Why would muggle parents let their children go to hogwarts?

Asked By: Gilberto Dach
Date created: Fri, Jun 4, 2021 7:31 PM
Best answers
Answered By: Robb Kris
Date created: Sat, Jun 5, 2021 9:49 AM
This is like how I grew up in the one school district that never got a snow day, and we would watch cars slide across the ice as parents desperately tried to drop their kids off in the morning. It ...
Answered By: Sean Braun
Date created: Sat, Jun 5, 2021 1:40 PM
I cannot find a canon reference to any known Muggle parents visiting Hogwarts. It seems unfathomable that any parent would send their child(ren) off to a boarding school — a magical one no less — without reassurance they would have access to their child(ren) as needed. A few things: In Goblet of Fire, Hermione explains that Muggles cannot see Hogwarts: ‘[Hogwarts is] bewitched,’ said Hermione. ‘If a Muggle looks at it, all they see is a mouldering old ruin with a sign over the ...
Answered By: Freddy Hodkiewicz
Date created: Sat, Jun 5, 2021 10:53 PM
Well a significant portion would have been Muggleborns, so their parents would have no information on the goings on at Hogwarts apart from what their children relayed to them. And we certainly start to see backlash in Order of the Phoenix with parents like Seamus's mother considering withdrawing their students from the school.
Answered By: Nathanial Mayer
Date created: Sun, Jun 6, 2021 6:28 PM
When Muggle-born witches and wizards reach the age of eleven in the British wizarding community, their Hogwarts acceptance letters are delivered in person by a member of the staff, instead of by owl post (the usual postal system for wizards and witches). The purpose is to reassure the parents or guardians about the sudden news, and explain to them about the concealed magical society. They would also assist the family with the preparation for going to their desired wizarding school and for ...
Answered By: Theresia Deckow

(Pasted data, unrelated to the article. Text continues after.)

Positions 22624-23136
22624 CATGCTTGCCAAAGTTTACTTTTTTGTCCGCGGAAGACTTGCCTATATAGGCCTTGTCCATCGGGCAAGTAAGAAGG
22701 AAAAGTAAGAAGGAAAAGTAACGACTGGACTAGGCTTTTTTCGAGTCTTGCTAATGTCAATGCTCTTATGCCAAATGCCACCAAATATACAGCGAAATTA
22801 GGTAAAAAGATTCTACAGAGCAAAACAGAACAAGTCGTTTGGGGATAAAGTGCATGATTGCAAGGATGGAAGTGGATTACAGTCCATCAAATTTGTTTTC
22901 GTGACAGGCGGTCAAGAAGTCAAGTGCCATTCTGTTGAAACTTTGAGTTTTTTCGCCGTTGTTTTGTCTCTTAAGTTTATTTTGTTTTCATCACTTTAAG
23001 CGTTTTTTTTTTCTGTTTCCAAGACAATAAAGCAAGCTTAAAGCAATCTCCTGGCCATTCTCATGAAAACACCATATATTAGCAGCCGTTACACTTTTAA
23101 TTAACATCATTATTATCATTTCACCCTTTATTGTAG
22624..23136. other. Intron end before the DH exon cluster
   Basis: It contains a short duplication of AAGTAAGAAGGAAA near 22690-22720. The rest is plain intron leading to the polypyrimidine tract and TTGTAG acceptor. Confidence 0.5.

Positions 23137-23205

Date created: Mon, Jun 7, 2021 4:11 AM
Parents do indeed complain to Hogwarts. Parents do complain to Hogwarts about particular issues they wish to see them address. In fact, Lupin resigned when it was mentioned over breakfast that he was a werewolf partly because parents would start sending owls to Hogwarts complaining that a werewolf was allowed to be teaching there. “I think the loss of the Order of Merlin hit him hard. So he – er – accidentally let slip that I am a werewolf this morning at breakfast.’ ‘You’re not ...
Answered By: Eulalia Mante
Date created: Mon, Jun 7, 2021 10:13 AM
Muggle borns seem to get a visit from one of the hogwarts staff, who explain everything to them. We see Dumbledore making one of those visits exactly when he goes to tell Tom Riddle he is a wizard, and I believe Mcgonagall is mentioned to have done it too. I think the reason why they just send Harry the letter (apart from drawing out the plot ...
Answered By: Kayden McGlynn
Date created: Mon, Jun 7, 2021 9:09 PM
Answered 1 year ago · Author has 4.4K answers and 2.8M answer views I am sure that part of persuading Muggle parents to send their children to Hogwarts is the dire warning of what can happen to their child if they do not learn how to control their magical abilities.
Answered By: Tara Schowalter
Date created: Tue, Jun 8, 2021 3:55 PM
First of all, other than Voldemort’s rule over Hogwarts during the second wizarding war, Hogwarts did not require students to attend Hogwarts. This means wizards and witches, muggleborn and pure-blood, were home-schooled. The main reason wizard parents did not send their children to Hogwarts is because they feared for their safety.
Answered By: Stephany Dietrich
Date created: Wed, Jun 9, 2021 7:55 AM
Some like to just walk, others take the train. Still others like to get their parents to drop them off, while others prefer more... eccentric means of travel. But which method would you choose to get to school? Question 21 Do You Believe In The Supernatural? Yes, 100% Of Course Not! I Want To Believe I Am Supernatural If you want magic to exist, you have to believe in it. There's no other way. That's why muggles can't even SEE Hogwarts... To them it appears as just a run down castle not ...
Answered By: Maxie Toy
Date created: Wed, Jun 9, 2021 1:37 PM
A Muggle (also called a No-Maj in the singular, No-Majs or No-Majes2 in the plural in the United States1) is a person who is born to two non-magical parents and is incapable of performing magic. Although, most muggles are the offspring of two muggles, the offspring of two squibs or of a squib and a muggle would be, by definition, a muggle. Muggles are not to be confused with Squibs, who also lack magic but are born to at least one magical parent. Most Muggles are not aware that magic exists at a

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